Bern is the capital of Switzerland — and one of three Swiss cities on this list among the top ten for quality of living. According to Switzerland’s Federal Statistical Office, the city had an unemployment rate of 2.7% last year. Swiss Federal Railways, the national rail system and one of the country’s largest employers, is headquartered in Bern. The city also contains one of the head offices of the Swiss National Bank, Switzerland’s central bank.

Also Read: The 10 Most Expensive Cities to Buy a Home

9. Copenhagen, Denmark
> Population: 1.17 million
> Infrastructure rank: 4
> National GDP per capita: $59,709 (7th highest)
> Adults dying prematurely: 86 per 1,000 (32nd lowest)

More than a quarter of Denmark’s population of 5.5 million lives in the capital city of Copenhagen. The country has the highest score for life satisfaction in the OECD’s 2012 Better Life Index report. In addition, Denmark has an exceptionally high per capita GDP, as well as one of the lowest infant mortality rates in the world. According to Mercer’s 2012 Quality of Life study,Copenhagen has the fourth-best infrastructure of any major global city. This infrastructure rank is based on a set of factors that includes the quality of utilities, public transportation, and traffic congestion. The University of Copenhagen is the largest university in Denmark, and one of the most prominent worldwide, according to U.S. News and World Report.

8. Geneva, Switzerland
> Population: 187,470
> Infrastructure rank: 47
> National GDP per capita: $83,073 (4th highest)
> Adults dying prematurely: 58 per 1,000 (3rd lowest)

Geneva, called “the city of peace”, is home to a many of the world’s largest international organizations. Among the groups headquartered in the city are the World Trade Organization and the International Committee of the Red Cross. The World Health Organization is located on the outskirts of the city. Switzerland is one of the world’s wealthiest countries, with a GDP per capita of over $83,000. Switzerland also has the world’s third-lowest adult mortality rate; 952 of every 1,000 adults aged 15 or older will at least live to the age of 60.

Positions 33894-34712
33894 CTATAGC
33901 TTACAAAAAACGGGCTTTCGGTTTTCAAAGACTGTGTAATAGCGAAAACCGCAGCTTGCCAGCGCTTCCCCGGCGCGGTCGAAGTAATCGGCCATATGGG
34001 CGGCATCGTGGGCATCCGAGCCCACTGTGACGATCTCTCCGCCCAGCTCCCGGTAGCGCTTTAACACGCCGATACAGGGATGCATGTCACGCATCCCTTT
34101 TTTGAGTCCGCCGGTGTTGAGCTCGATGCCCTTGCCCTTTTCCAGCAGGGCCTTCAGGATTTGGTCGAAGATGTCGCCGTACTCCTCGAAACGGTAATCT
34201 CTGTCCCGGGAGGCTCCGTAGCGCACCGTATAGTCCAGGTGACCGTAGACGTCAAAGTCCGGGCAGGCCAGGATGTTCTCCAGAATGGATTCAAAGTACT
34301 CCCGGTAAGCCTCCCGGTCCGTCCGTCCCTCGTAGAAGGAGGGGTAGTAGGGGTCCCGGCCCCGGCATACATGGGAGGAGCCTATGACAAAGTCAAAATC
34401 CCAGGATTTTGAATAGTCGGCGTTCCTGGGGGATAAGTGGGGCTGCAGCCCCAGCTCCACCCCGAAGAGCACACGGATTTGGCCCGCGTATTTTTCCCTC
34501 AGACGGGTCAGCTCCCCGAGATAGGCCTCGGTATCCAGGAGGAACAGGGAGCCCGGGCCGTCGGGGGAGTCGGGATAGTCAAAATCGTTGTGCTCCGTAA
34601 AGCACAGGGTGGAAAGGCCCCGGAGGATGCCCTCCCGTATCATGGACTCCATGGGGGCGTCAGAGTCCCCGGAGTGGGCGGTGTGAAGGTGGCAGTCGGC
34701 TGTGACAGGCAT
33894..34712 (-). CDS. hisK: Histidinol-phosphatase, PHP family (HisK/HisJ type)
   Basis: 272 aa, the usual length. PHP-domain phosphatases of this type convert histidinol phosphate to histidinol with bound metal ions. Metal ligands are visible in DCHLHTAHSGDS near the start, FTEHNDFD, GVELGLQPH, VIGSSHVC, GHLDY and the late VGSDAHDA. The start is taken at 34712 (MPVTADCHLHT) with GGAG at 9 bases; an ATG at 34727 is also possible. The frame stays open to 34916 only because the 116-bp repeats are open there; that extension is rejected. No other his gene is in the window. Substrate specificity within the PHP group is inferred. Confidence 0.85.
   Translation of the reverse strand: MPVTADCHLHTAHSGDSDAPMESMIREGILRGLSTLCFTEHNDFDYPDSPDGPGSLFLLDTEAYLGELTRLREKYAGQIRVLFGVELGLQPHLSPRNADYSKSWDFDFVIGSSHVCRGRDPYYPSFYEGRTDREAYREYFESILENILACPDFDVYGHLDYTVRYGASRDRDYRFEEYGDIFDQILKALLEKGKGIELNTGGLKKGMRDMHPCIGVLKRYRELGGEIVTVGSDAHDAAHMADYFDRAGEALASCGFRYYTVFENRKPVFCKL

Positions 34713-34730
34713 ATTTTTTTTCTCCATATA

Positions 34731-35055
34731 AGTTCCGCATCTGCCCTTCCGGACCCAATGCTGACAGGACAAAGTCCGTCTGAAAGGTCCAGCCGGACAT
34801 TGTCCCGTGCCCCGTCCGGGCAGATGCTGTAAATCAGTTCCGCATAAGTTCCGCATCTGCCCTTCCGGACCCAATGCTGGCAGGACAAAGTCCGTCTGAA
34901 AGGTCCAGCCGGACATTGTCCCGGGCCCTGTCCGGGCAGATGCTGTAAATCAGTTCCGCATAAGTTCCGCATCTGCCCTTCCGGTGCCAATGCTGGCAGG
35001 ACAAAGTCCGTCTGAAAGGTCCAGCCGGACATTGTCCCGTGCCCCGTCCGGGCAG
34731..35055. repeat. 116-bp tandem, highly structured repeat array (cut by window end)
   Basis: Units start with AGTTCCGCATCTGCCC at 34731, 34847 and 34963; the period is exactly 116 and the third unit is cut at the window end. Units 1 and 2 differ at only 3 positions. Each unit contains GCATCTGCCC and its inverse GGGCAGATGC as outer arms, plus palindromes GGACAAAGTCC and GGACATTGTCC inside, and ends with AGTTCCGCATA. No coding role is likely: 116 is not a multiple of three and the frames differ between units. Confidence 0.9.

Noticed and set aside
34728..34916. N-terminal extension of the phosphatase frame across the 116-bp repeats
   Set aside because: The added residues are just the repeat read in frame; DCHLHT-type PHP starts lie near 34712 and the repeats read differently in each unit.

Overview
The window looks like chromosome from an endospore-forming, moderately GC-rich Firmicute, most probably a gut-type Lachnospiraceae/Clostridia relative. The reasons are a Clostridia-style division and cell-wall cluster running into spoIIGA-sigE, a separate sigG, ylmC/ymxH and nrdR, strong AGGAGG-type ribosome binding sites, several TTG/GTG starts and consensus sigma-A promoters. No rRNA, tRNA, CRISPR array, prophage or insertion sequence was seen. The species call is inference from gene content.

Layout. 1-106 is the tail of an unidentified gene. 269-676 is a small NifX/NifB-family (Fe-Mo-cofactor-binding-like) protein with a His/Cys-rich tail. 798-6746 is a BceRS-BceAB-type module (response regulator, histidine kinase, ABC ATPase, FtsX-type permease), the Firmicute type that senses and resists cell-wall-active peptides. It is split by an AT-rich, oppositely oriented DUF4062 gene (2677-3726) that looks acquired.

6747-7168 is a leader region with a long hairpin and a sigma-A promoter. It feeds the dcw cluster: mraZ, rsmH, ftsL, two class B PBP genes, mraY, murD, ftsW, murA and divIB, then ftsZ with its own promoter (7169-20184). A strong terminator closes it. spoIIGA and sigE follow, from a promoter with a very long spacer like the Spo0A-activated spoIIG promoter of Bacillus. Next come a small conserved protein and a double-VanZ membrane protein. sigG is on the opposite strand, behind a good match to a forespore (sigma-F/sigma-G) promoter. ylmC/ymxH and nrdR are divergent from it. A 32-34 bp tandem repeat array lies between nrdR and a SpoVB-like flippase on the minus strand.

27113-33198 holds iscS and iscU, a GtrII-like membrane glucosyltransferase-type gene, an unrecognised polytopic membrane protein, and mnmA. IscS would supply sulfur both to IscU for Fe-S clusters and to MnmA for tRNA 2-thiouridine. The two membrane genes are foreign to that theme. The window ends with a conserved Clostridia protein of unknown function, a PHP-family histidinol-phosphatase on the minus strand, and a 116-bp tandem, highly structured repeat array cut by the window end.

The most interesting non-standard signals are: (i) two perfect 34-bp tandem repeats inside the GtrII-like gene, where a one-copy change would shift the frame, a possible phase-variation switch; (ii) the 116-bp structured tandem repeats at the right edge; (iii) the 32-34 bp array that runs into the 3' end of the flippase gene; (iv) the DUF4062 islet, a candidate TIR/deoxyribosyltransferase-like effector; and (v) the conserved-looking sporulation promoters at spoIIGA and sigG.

7. Frankfurt, Germany
> Population: 700,259
> Infrastructure rank: 2
> National GDP per capita: $44,111 (18th highest)
> Adults dying prematurely: 76 per 1,000 (23rd lowest)

Frankfurt is Germany’s primary financial hub. It is home to a number of important financial institutions, including Deutsche Bank, the European Central Bank — in charge of monetary policy for the eurozone — and Germany’s largest stock exchange. The city is one of Mercer’s top- ranked for the quality of infrastructure; Frankfurt Airport is one of the world’s largest airports for both passenger and cargo transportation. Frankfurt is one of three German cities with a top ten ranking in Mercer’s Quality of Living Surveyand one of four German cities ranked in Mercer’s top ten for infrastructure quality.

6. Dusseldorf, Germany
> Population: 588,000
> Infrastructure rank: 5
> National GDP per capita: $44,111 (18th highest)
> Adults dying prematurely: 76 per 1,000 (23rd lowest)

Dusseldorf is the capital of Rhine-Westphalia, one of Germany’s 16 states (Länder). It is also one of the primary cities in the Rhine-Ruhr area, which also includes Bonn, Cologne and Dortmund. The Rhine-Ruhr is one of the most important industrial areas in Germany, which is the largest national economy in Europe and the one of the largest economies in the world. In addition to its industry, Dusseldorf is also one of Germany’s major cultural centers, with a well-known shopping area called the Königsallee and a vibrant nightlife.

5. Vancouver, Canada
> Population:
2.20 million
> Infrastructure rank:
> National GDP per capita:
$50,496 (9th highest)
> Adults dying prematurely:
70 per 1,000 (18th lowest)

According to Mercer, Vancouver has the highest quality of life in North America, as well as the top-rated infrastructure of any city on the continent. In 2010 the city hosted the Winter Olympics. Before the games, the city added 180 new hybrid buses and 48 new light rail cars to its transportation infrastructure. Vancouver is also committed to becoming “the greenest city in the world” by 2020. The program designed to meet this goal involves reducing waste sent to landfills and incinerators by 50%, and reducing the city’s ecological footprint by 33%. In addition to Vancouver, the Canadian cities of Ottawa, Toronto and Montreal were rated by Mercer as having a better quality of life than every city in the U.S.

4. Munich, Germany
> Population: 1.35 million
> Infrastructure rank: 2
> National GDP per capita: $44,111 (18th highest)
> Adults dying prematurely: 76 per 1,000 (23rd lowest)

Munich is the capital city of Bavaria, a state in southeastern Germany, where most residents still live in small towns. The city is well-known for its beer, as well as for its annual fall festival — Oktoberfest. The city is also a frequent host to major sports events, including the 1972 Olympics and parts of the 2006 FIFA World Cup. Two of Germany’s largest and most well-known companies — BMW and Siemens — are headquartered in Munich. It is also home to the Technical University of Munich, one of Germany’s best universities, according to U.S. News and World Report.